Theoretical proposal from 2011 now realized and covered in New Scientist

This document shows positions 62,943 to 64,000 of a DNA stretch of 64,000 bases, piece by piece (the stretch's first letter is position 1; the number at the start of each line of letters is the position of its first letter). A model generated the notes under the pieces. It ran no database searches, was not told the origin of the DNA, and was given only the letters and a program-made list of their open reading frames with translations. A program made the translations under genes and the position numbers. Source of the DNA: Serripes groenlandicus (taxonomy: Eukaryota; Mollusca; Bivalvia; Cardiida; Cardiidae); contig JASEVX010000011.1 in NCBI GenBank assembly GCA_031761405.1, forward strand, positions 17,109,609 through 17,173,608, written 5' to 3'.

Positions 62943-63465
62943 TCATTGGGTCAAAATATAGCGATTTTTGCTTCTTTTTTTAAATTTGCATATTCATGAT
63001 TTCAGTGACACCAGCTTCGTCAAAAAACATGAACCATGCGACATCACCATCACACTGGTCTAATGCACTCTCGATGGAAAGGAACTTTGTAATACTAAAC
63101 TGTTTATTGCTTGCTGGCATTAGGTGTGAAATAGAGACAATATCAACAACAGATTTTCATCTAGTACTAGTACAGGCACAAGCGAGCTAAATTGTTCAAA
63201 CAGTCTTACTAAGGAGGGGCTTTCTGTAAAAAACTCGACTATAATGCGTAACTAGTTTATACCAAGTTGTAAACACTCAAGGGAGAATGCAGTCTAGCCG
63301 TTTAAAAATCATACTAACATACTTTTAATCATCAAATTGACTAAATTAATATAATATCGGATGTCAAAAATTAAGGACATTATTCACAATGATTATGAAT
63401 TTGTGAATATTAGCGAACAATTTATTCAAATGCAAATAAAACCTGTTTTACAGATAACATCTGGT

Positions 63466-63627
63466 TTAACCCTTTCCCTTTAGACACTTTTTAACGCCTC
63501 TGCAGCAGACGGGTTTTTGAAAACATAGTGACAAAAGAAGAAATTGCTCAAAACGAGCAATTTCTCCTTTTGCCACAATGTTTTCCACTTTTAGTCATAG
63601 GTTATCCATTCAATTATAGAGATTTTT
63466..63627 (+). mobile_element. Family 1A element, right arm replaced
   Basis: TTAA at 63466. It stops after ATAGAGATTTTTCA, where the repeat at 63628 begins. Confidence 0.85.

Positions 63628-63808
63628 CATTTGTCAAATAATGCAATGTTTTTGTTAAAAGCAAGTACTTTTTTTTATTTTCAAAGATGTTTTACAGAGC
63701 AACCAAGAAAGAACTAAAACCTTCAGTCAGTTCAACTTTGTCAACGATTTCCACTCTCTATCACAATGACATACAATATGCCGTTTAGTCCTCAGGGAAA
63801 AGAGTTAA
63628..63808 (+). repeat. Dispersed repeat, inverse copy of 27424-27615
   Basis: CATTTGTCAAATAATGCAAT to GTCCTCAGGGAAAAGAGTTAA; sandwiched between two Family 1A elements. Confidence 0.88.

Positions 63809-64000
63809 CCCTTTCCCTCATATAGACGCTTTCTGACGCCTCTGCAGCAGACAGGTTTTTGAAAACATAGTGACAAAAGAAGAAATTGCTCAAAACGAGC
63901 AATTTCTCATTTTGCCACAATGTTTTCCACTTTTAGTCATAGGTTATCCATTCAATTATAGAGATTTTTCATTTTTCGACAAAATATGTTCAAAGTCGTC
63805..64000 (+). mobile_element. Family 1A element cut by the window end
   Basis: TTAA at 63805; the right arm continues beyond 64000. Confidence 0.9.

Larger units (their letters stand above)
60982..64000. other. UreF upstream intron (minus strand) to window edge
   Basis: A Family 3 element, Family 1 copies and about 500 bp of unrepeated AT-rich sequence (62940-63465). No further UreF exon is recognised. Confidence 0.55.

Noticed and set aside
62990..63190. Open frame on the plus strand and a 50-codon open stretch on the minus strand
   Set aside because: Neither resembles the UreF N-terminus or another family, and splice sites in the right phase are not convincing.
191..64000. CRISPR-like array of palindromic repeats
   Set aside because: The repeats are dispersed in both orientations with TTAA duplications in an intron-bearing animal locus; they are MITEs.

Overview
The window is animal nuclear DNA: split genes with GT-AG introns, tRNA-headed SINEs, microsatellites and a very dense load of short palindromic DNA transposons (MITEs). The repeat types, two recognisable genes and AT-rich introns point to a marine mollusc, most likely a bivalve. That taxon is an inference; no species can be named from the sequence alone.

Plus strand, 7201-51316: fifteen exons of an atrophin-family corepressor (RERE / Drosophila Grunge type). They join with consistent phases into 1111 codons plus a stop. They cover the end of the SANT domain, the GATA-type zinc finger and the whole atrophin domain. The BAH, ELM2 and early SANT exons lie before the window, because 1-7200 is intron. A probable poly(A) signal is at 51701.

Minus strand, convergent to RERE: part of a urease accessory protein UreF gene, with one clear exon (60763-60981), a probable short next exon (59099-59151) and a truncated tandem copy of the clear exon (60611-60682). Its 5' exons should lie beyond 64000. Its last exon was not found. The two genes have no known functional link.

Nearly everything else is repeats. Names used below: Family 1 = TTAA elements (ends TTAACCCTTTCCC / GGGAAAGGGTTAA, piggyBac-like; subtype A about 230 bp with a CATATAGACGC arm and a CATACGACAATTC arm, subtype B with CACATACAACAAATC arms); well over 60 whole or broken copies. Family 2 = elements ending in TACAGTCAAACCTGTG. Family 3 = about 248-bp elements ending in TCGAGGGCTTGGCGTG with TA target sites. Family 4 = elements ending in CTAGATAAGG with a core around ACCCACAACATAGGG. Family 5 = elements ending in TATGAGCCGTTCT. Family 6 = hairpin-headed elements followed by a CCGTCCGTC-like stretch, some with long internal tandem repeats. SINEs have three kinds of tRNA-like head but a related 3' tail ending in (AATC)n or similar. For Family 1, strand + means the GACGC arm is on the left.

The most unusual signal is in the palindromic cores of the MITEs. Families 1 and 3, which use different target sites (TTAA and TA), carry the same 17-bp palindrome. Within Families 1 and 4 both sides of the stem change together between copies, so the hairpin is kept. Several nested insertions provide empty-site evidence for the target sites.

In a theoretical proposal from 2011, our group had shown that it is possible to entangle two photons, which do not exist at the same time (R. Wiegner et al., Optics Letters 36, 1512 (2011)). This can be demonstrated for example in a system of two atoms each emitting a single photon which are detected in the far field by two detectors such that the source of the photons is unknown. By registering the two photons at different locations (in this way sampling the spatial photon-photon correlation function) and post-selecting only on those events where the condition of non-existence of the two photons at the same time is fulfilled, it is possible to violate a Bell’s inequality. The violation of this inequality proves the entanglement of the two photons (see R. Wiegner et al., Optics Letters 36, 1512 (2011)). The theoretical proposal has now been implemented in a slightly different scheme by a group around Hagai Eisenberg (see E. Megidish et al., ArXiv: 1209.4191). Moreover, both works have been covered in an article by the journal New Scientist (see New Scientist, October 6, 2012, page 11).